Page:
“I think we’ll continue to see a lot of old-school tactics pop up this year; consumer and budtender education and engagement will grow,” said Amy Larson, senior vice president of marketing and communications at TILT Holdings. “Experiential brand activations will become more popular. Think of ways to bring your product’s experience to life in a way that consumers would experience in their real lives; maybe we’ll see the rise of consumption lounges bring back the age of ‘Tupperware Parties.’”

Video content will dominate digital

As the popularity of TikTok and similar platforms increases, fun and engaging video content is crucial. Consumers love a good short, especially if it has high shareability. A recent study by Emplifi revealed engagement rates for Instagram reels are 35 percent higher than other types of content on the platform.

The tactic can be tricky for cannabis operators as censorship and shadowbans are often a genuine concern. However, many creators are doing their best to work around the algorithm by using code words, swapping bud for broccoli, or limiting overtly iffy shots such as on-screen dabs or hits from a bong. But when done right, the results can be astounding—one viral video is often all it takes to become a household name overnight.

Video is also key for search engine optimization. More than 80 percent of all web traffic comes from video consumption, and Google often rewards sites with at least one video link.

Influencer marketing will become more intentional

Speaking of social media creators, influencer marketing will undoubtedly be a go-to tactic for cannabis brands and retailers in 2023. Gen Z and Millennials, key demographics for cannabis, live online and are far more likely to engage with a product or service their favorite influencer recommends.

Cannabis creators like Jessaland and Pothead Princess can command a pretty penny for a collaboration, but the investment often offers a decent ROI. Throw an affiliate deal in with a paid promotion, and brands could easily see engagement skyrocket within hours of a social post.

“I expect to see more location-specific influencer campaigns [this year],” Moon said. “Cannabis companies may partner with influencers who are passionate about cannabis to promote their products or retail locations. As more companies realize the benefits to influencer marketing, I expect to see a rise in campaigns nationwide.”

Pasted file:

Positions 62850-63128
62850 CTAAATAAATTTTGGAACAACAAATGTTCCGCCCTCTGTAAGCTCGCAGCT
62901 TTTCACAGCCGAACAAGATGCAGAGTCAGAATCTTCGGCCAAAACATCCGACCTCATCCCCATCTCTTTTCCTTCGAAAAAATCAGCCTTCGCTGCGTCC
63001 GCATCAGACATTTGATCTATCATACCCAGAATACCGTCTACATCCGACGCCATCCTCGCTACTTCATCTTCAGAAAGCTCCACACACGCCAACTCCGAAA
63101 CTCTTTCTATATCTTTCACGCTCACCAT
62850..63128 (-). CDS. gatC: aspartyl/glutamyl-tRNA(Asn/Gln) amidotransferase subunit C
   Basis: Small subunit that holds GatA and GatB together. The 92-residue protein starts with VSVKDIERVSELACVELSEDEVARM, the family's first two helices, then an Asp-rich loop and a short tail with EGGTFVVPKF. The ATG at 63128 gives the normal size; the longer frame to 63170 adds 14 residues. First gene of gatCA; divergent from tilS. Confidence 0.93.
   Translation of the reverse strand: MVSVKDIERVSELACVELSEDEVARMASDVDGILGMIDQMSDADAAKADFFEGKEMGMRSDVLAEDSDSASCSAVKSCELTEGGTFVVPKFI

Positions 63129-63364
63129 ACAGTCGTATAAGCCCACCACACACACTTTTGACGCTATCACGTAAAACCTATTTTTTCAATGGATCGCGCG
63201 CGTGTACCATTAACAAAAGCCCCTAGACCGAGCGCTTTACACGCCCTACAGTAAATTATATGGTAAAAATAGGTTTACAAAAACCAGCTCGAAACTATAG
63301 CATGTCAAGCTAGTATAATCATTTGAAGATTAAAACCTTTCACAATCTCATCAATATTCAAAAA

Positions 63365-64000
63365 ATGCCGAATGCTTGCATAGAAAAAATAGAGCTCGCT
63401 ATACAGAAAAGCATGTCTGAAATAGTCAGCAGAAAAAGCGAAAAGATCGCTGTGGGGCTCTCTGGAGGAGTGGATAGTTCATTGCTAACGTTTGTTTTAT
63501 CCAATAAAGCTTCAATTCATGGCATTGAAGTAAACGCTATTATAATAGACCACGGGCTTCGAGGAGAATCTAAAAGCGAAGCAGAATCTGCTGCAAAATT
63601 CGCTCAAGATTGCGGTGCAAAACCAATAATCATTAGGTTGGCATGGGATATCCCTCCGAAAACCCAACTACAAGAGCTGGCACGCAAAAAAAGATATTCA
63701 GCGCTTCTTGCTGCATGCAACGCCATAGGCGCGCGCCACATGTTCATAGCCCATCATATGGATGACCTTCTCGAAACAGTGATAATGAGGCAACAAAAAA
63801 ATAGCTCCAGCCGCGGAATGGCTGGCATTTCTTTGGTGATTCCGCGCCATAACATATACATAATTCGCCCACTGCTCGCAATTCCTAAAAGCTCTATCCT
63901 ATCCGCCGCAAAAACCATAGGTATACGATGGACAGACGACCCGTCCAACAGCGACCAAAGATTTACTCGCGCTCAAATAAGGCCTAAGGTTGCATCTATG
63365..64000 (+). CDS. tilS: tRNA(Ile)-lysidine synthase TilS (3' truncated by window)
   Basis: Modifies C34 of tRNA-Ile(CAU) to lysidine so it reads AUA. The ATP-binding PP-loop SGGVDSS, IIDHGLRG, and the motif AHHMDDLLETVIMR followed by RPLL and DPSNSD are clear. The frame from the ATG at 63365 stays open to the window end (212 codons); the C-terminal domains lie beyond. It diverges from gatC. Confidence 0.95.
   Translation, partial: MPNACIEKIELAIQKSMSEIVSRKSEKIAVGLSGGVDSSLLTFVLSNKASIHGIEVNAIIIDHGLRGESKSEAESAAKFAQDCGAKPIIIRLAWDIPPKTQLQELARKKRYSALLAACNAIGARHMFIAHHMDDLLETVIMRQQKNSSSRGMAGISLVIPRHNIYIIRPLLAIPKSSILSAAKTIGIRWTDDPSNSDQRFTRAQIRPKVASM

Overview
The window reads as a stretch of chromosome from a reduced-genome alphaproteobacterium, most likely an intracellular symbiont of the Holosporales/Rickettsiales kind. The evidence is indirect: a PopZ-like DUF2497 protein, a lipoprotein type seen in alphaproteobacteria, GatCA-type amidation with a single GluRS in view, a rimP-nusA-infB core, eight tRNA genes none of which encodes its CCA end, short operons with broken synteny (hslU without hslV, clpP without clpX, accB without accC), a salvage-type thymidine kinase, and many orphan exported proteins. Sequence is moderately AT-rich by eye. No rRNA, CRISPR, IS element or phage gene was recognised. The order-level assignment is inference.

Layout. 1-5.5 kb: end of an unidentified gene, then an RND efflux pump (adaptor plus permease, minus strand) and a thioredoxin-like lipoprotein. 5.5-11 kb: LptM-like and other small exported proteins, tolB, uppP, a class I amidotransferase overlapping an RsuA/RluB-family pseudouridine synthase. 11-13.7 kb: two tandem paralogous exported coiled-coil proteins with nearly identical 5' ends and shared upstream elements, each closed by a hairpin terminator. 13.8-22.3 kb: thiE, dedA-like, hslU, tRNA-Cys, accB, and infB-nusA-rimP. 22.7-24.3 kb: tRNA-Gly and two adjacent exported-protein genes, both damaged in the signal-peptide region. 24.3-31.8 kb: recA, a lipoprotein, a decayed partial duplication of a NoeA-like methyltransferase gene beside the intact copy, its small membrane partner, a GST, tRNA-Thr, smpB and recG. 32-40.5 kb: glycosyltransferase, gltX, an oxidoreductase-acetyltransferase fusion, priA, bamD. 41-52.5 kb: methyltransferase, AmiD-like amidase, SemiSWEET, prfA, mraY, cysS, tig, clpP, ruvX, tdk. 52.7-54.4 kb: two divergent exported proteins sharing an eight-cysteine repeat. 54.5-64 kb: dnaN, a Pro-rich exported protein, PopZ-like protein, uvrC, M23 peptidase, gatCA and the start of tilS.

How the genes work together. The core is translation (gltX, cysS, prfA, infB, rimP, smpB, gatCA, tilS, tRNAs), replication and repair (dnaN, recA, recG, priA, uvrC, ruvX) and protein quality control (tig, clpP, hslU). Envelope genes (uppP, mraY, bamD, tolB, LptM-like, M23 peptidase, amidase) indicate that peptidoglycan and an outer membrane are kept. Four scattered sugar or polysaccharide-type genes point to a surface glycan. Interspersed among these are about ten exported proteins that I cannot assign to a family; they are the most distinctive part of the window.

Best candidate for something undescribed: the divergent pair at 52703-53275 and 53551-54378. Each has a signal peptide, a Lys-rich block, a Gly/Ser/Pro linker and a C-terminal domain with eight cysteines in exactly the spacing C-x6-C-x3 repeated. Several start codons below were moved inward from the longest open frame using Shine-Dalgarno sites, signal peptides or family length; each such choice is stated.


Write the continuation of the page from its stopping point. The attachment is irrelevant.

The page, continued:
KPIs are set for a big change

For many marketing teams, key performance indicators around web traffic and engagement are a huge part of overall metrics. Google Analytics plays a vital role in measuring these key performance indicators (KPIs), but an overhaul of the platform is about to change everything.

The introduction of the all-new Google Analytics 4 will see marketing teams transform how they discuss digital traffic. Instead of simply measuring website visits, bounce rates, and the like, GA4 focuses on events throughout the customer life cycle. This will be a drastically different way to interpret data and force marketers to reevaluate how they set and track KPIs.

The change may feel daunting, but cannabis companies are used to having to pivot. Adopting the new system is just another part of the journey between ever-evolving regulations and a shifting market landscape.

‘Cannabis isn’t going to sell itself…’

Marketing budgets may be limited, but they cannot be cut out completely. Operators must do what they can in an increasingly crowded marketplace to stand out.

“Cannabis isn’t going to sell itself,” Moon said. “This is a competitive industry, so brands really need to allocate dollars to their marketing departments, more so now than ever before,”

Larson agreed but warned fellow operators to be strategic to avoid potential pitfalls.

“Just because someone else is doing it—and succeeding—doesn’t always mean it’s right for your brand or your product,” she cautioned. “Be willing to try new things and experiment to the extent it makes sense for your brand and your budget but don’t put all of your eggs in one basket.”